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Marathon Reading Celebrates Beloved Books

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John Lithgow

This book changed my life. That oft-mouthed phrase was the title of a 12-hour reading marathon on Saturday, October 22 featuring actor John Lithgow, actress Rosie Perez and dozens of others all celebrating 70 years of The New York Times best-seller list. Lithgow's life-changing book was "Winnie the Pooh."

"The characters are not hesitant to use wonderful words like 'pathetic' and 'bracken' reeds along the river. He uses those words, knowing kids will ask 'What does that mean?'" said Lithgow, star of the Broadway musical "Dirty Rotten Scoundrels."

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Rosie Perez

Rosie Perez read an excerpt from "A Tree Grows in Brooklyn." But the writing that changed her adult life was "The Princess Bride" by William Goldman, where a grandfather reads to his granddaughter while skipping from fairy tale to reality and back.

"Oh, the humor! It's hysterical," said Perez. "And it's smart and goofy at the same time, kind of like a Neil Simon play or a Mel Brooks movie. I read it over and over again, and it changed me in the way of storytelling, seeing things differently."

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Philip Roth Honored in Newark Neighborhood

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Philip Roth

Philip Roth has been honored in his hometown of Newark, which has served as the setting for many of his 26 books. Roth, whose American Pastoral" was awarded the Pulitzer Prize for fiction in 1997, was greeted at his childhood home by 75 fans who were on a bus tour Sunday, October 23, of places in Newark that have been featured in his novels. Mayor Sharpe James helped Roth unveil a plaque on the home and a street sign renaming the road "Philip Roth Plaza."

"Today, Newark is my Stockholm and that plaque is my prize," the 72-year-old writer told the crowd at the Weequahic Branch Library, in comments reported by the Star-Ledger of Newark. He was referring to the Nobel Prize awarded every year in Stockholm, Sweden. Roth was considered a front-runner for this year's Nobel, but the award went to British playwright Harold Pinter.

Roth last visited the home, where he lived from 1933 to 1942, two years ago. At the time, he was writing "The Plot Against America," a book about what might have happened if Charles A. Lindbergh had run for president and defeated Franklin D. Roosevelt in 1940. The novel is set in Newark's Weequahic neighborhood.

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Alda's Book Contains a Lifetime of Wisdom

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Alan Alda

Alan Alda titled his new book "Never Have Your Dog Stuffed and Other Things I've Learned." But rest assured he didn't write it as a guide for self-improvement. He doesn't aim to be your guru. "I tried to tell as good a story as I could," he sums up. Alda is a veteran actor who had written numerous screenplays but never a book. The resulting narrative, at 224 pages, is as lean as its author, and as engaging, and as flush with ideas and observations.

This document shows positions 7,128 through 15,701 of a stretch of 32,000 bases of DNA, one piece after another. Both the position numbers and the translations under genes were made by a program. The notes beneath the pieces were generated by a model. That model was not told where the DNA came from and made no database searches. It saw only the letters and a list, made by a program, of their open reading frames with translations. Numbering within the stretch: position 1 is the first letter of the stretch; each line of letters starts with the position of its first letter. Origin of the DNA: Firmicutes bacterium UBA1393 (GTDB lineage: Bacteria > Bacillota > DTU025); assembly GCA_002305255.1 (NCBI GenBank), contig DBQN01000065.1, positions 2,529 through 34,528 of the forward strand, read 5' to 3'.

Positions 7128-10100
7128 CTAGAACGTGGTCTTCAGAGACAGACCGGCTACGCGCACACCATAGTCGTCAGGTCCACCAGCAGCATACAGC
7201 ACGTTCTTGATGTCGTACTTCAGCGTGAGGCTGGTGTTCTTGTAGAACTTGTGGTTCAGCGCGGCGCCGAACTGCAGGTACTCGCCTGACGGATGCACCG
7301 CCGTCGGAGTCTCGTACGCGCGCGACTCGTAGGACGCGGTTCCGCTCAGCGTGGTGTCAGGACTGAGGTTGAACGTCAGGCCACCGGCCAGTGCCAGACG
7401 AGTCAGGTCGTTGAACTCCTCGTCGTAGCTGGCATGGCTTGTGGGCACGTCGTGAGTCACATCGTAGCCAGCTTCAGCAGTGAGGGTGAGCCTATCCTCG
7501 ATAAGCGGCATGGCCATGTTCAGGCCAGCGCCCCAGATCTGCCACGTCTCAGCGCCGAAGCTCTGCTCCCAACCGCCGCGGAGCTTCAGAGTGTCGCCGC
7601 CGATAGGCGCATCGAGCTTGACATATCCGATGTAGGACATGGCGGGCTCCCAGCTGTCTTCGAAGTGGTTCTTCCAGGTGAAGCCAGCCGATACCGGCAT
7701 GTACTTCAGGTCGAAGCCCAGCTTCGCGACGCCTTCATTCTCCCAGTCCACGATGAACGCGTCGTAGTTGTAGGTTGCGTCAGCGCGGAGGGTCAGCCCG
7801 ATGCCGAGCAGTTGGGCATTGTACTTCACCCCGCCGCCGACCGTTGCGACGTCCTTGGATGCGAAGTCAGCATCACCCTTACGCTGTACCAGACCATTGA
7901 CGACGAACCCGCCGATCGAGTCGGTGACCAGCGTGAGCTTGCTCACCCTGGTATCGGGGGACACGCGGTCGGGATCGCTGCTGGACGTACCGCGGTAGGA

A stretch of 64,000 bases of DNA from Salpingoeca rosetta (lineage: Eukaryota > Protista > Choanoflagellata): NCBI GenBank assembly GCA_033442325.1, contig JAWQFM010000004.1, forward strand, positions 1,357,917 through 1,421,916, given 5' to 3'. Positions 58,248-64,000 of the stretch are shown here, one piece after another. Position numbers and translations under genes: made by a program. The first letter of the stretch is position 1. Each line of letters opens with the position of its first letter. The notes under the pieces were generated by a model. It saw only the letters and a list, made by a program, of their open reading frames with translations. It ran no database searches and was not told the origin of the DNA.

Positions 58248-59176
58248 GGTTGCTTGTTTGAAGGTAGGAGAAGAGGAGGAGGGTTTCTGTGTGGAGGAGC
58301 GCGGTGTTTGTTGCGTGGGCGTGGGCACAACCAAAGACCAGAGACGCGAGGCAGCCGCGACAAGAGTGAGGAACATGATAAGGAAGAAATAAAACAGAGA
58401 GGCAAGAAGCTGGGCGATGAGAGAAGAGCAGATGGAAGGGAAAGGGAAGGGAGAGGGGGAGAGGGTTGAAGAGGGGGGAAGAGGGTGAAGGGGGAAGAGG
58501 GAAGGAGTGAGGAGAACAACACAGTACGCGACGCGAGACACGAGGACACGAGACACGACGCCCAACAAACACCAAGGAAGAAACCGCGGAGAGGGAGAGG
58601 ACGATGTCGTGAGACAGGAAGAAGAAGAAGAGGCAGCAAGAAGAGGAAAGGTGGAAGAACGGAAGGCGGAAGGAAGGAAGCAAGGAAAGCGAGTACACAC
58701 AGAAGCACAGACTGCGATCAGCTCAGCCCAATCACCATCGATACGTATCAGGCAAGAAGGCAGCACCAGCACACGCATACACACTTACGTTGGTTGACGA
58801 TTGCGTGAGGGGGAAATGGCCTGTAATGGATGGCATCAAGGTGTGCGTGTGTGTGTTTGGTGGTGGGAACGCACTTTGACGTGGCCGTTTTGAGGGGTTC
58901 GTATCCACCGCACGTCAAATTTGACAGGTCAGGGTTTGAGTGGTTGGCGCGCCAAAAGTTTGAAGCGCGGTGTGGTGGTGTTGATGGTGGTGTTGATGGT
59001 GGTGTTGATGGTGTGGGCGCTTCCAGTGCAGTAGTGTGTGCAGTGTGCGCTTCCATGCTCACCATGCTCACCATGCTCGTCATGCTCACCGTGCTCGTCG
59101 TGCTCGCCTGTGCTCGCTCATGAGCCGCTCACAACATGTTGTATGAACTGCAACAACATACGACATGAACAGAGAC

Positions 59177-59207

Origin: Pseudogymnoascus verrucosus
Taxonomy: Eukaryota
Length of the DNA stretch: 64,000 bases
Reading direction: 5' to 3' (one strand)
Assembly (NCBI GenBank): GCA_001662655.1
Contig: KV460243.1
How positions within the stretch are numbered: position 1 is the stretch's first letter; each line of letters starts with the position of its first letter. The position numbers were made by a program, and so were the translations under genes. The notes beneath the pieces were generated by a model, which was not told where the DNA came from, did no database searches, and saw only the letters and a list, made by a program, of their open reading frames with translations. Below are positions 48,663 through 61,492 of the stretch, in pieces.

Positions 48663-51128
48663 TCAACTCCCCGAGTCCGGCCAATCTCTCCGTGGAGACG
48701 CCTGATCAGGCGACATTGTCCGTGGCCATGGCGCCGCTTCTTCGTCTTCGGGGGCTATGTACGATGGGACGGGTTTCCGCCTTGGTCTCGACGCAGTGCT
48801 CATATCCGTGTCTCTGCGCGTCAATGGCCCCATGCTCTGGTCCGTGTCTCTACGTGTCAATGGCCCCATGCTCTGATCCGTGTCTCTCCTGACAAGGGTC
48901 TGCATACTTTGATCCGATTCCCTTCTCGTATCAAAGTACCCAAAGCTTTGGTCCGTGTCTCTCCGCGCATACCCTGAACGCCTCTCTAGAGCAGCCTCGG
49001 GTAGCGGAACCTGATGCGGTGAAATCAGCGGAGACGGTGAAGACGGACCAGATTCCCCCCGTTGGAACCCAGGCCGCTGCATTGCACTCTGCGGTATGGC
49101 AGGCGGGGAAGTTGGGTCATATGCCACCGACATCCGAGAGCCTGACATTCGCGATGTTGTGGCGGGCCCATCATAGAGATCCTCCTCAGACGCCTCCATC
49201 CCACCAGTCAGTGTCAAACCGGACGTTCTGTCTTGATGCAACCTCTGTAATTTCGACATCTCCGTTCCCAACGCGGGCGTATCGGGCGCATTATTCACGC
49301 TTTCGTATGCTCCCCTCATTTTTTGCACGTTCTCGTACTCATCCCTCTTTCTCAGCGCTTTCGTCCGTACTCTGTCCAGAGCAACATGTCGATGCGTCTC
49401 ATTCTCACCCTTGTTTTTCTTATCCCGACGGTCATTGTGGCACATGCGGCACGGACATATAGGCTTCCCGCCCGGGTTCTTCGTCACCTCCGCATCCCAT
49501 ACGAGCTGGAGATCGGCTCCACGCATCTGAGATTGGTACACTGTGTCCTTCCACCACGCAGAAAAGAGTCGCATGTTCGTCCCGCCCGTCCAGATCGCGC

"There are things that were very, very difficult to put into words," says Alda. "That was what I had the most fun with the things that don't want to go into words. But the hardest part was how to take a life and make it one simple story, not just a bunch of anecdotes. I didn't like the idea of writing a memoir or an autobiography. I only put in stuff that moved the story forward."

The story: One man's advancement toward accepting the uncertainties of life. Letting go, notes Alda, 69, is a drawn-out process, "so you don't just decide to do it. You have to creep up on it. Practice it. Get used to it. I think the guy who winds up at the end of the book would say, 'Destiny is just what happens.'"

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Alan Alda in 'The Aviator'

Alda should know. A lot has happened for that guy this year. He got an Oscar nomination for his role in Martin Scorsese's "The Aviator," a Tony nomination for his Broadway performance in David Mamet's "Glengarry Glen Ross" and an Emmy nomination for "The West Wing," in which he plays flinty Republican presidential hopeful Arnold Vinick.

Alda continues this season on the NBC political drama which airs at 8 p.m. EST on Sundays. For its Sunday, November 6 show, "The West Wing" is following the current trend for live television. Another NBC program, the comedy "Will & Grace" opened their new season with a live show. On this episode, Sen. Vinick will square off against the Democrat (Jimmy Smits) in a debate aired live.

Which candidate will succeed President Bartlet (series star Martin Sheen) by season's end? "I wouldn't spoil the surprise even if I knew," Alda replies when pressed for details about his contractual commitment to the series. But then, flashing his incandescent grin, he pledges to remain "as long as necessary to turn this great country around."

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Alan Alda as Arnold Vinick in 'The West Wing'

When he isn't shuttling to Los Angeles to shoot the series, Alda leaves his Long Island home to hit the campaign trail for "Never Have Your Dog Stuffed," which in recent weeks has won warm critical response as well as entry to The New York Times best-seller list. Its first sentence establishes the book's matter-of-fact, often darkly witty tone.